Accurate measurement of arterial tension, which has formed the experimental basis for the physiology of the vascular system since the invention of the kymograph by Ludwig in 1847, has received but little attention from clinicians until of late. The results derived from these laboratory experiments on changes in vascular tension have been appreciated and adopted by the practitioner and form no insignificant part of the rationale of his diagnosis and therapy, but while the methods remained of a nature that restricted them to the laboratory they could have no direct clinical application.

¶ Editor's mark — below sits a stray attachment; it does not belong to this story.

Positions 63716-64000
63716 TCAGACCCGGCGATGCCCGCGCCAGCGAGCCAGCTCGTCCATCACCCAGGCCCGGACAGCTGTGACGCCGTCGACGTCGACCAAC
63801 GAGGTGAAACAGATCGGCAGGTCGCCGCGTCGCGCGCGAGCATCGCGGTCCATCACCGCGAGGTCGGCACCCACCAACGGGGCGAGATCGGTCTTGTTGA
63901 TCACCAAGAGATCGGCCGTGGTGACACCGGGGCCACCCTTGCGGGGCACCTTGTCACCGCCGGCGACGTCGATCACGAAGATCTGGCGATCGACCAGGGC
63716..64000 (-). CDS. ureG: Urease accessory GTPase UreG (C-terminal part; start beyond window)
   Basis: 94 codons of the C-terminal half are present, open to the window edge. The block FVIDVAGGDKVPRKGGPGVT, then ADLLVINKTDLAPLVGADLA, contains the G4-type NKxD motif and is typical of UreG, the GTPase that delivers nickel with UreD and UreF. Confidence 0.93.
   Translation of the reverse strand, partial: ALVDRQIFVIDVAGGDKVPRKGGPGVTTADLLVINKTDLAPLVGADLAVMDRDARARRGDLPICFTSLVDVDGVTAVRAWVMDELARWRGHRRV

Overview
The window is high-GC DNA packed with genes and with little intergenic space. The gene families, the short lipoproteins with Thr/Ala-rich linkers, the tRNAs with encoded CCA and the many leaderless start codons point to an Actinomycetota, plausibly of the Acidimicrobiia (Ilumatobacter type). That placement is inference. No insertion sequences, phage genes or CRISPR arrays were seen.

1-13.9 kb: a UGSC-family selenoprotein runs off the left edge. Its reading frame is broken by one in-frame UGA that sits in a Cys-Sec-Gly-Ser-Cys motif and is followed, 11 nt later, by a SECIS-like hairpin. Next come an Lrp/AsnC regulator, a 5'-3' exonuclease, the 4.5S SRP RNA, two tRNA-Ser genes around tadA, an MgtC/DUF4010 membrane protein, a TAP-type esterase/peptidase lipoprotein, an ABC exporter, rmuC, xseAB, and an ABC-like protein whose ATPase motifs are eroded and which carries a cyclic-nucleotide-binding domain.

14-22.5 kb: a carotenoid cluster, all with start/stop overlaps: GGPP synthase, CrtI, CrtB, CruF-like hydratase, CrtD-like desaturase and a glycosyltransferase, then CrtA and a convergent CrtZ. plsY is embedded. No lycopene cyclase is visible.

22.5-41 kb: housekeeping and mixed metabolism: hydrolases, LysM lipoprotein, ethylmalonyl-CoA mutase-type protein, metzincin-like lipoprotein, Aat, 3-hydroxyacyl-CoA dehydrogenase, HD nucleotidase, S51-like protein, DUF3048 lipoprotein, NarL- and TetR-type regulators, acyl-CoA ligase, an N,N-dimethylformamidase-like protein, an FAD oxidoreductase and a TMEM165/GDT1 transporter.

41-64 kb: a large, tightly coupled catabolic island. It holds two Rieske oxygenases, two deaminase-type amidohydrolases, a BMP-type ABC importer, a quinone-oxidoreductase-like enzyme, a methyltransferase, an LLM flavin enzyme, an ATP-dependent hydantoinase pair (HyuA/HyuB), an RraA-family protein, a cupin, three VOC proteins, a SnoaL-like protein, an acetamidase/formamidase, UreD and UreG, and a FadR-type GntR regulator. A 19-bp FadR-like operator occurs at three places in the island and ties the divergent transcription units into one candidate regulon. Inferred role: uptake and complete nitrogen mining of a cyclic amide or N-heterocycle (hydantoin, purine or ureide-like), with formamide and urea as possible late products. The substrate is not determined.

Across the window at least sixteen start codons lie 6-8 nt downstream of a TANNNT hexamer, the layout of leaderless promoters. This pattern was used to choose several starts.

Within the past few years several instruments have been devised which have been constructed on a sufficiently practical principle to admit of their extended clinical use. Already the literature relating to clinical blood-pressure observations is voluminous, and one can not glance over a current medical journal without seeing repeated references to this work. From many of
COOK HW. BLOOD PRESSURE DETERMINATIONS IN GENERAL PRACTICE.INTRODUCING A PRACTICAL INSTRUMENT FOR ROUTINE USE.. JAMA. 1903;XL(18):1199–1202. doi:10.1001/jama.1903.92490180017001f
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